Roughly half of those who applied for benefits since the beginning of the pandemic are now receiving them, according to Andrew Stettner, senior fellow at The Century Foundation. But legal advocates and worker groups complain that workers in many states are still facing long waits, glitches and little assistance in accessing the aid from state agencies, leading applicants in some cases, to give up. 

Three Uber and Lyft drivers, along with the New York Taxi Workers Alliance, filed a federal complaint this week against the state of New York, alleging the length of time it’s taking the state to process their claims compared to other workers has been “devastating.”

Behnaz Mansouri, an attorney at the Unemployment Law Project in Washington state, said roughly 60,000 people who’ve filed claims there are still waiting to receive benefits. She said self-employed workers are facing the greatest hurdles in getting jobless aid from the new federal program.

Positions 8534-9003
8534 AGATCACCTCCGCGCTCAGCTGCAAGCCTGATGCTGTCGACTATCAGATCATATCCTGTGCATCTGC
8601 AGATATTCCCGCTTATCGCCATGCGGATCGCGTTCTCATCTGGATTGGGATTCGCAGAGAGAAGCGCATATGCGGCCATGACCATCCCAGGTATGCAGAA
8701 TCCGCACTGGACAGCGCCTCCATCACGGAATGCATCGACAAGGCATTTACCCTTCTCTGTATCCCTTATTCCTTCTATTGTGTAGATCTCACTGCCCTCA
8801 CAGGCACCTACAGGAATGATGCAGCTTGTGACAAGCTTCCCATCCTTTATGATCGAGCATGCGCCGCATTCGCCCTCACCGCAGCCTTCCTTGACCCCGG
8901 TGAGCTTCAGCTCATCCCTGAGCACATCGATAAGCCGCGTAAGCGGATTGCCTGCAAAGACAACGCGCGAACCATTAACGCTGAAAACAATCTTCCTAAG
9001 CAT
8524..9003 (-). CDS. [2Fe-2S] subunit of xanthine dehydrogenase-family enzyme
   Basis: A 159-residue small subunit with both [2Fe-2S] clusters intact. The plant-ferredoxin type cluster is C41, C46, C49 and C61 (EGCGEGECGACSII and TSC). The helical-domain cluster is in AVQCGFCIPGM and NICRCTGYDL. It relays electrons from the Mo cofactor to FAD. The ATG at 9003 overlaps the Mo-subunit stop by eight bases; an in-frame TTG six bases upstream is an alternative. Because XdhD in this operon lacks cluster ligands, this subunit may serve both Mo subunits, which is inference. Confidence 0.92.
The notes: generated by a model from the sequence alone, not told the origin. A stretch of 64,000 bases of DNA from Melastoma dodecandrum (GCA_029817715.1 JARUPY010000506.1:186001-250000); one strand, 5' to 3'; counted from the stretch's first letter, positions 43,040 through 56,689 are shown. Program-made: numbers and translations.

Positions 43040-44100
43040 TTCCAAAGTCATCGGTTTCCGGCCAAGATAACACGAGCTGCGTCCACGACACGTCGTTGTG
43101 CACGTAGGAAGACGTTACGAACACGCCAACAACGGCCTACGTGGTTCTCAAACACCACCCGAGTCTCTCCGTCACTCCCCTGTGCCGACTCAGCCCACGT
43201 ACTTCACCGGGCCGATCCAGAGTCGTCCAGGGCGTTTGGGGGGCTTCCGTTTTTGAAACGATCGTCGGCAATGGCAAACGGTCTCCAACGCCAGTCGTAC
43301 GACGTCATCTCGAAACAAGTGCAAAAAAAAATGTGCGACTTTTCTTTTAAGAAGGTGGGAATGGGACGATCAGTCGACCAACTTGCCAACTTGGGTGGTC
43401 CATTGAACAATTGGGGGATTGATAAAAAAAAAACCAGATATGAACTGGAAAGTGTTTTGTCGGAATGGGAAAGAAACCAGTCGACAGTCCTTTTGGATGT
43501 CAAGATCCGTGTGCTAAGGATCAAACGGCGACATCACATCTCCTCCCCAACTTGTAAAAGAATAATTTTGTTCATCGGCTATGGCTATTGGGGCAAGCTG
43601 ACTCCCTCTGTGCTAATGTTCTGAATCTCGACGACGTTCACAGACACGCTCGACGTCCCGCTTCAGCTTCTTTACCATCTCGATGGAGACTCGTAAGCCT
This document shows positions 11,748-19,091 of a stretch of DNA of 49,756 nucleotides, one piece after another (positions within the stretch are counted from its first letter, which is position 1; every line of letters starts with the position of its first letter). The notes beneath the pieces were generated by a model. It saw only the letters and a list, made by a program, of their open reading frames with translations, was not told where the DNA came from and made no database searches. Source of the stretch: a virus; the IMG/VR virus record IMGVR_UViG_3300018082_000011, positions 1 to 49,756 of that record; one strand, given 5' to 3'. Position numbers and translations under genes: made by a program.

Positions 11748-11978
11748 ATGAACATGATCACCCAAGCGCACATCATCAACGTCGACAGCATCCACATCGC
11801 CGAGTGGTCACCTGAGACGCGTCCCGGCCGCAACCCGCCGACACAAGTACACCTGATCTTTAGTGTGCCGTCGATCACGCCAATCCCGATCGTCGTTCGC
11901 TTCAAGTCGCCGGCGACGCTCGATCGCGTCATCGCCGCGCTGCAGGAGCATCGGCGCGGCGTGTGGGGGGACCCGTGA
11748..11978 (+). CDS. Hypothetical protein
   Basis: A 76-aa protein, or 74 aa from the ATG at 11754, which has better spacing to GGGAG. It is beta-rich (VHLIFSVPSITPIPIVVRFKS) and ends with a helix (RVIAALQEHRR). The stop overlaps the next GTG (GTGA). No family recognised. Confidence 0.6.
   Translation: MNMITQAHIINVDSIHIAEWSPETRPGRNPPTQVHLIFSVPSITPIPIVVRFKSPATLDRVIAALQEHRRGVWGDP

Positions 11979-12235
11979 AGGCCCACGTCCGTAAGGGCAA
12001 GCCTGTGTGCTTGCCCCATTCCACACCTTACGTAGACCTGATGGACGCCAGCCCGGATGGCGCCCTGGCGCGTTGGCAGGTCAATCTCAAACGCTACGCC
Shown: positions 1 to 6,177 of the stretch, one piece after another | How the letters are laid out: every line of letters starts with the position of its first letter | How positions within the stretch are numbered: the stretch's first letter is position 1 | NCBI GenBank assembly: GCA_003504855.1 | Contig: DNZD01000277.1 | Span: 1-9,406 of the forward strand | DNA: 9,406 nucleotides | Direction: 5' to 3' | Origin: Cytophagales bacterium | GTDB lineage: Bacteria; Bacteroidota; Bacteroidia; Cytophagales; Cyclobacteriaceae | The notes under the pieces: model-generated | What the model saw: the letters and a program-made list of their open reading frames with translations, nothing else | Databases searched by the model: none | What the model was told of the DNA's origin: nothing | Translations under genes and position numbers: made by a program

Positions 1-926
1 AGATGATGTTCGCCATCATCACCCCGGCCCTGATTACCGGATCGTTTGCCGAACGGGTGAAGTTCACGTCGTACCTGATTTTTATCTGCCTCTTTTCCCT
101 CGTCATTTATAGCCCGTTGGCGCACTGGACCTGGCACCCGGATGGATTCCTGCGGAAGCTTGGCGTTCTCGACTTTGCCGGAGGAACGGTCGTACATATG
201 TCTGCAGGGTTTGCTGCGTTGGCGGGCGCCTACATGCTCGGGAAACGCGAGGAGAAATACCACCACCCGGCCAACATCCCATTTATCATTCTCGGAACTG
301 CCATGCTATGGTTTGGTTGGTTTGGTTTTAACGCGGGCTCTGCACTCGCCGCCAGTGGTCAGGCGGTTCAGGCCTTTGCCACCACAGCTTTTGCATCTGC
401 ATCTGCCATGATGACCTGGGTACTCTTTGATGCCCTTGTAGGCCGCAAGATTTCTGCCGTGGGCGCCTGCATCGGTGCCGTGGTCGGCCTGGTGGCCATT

“They’re not only getting requests for more information they’re getting conflicting requests” for employment information, Mansouri said. “And these claimants don’t know what to do.” 

In Florida, where the state inspector general has launched a probe into its error-ridden unemployment assistance system, the state says about 83 percentof the 1.9 million claims its verified have been processed, an improvement from the less than 6 percent it reported mid-April

But Laurie Yadoff, an attorney at Coast to Coast Legal Aid of South Florida, said her clients complain their applications are still “pending” and are still unable to get through to state unemployment offices for assistance.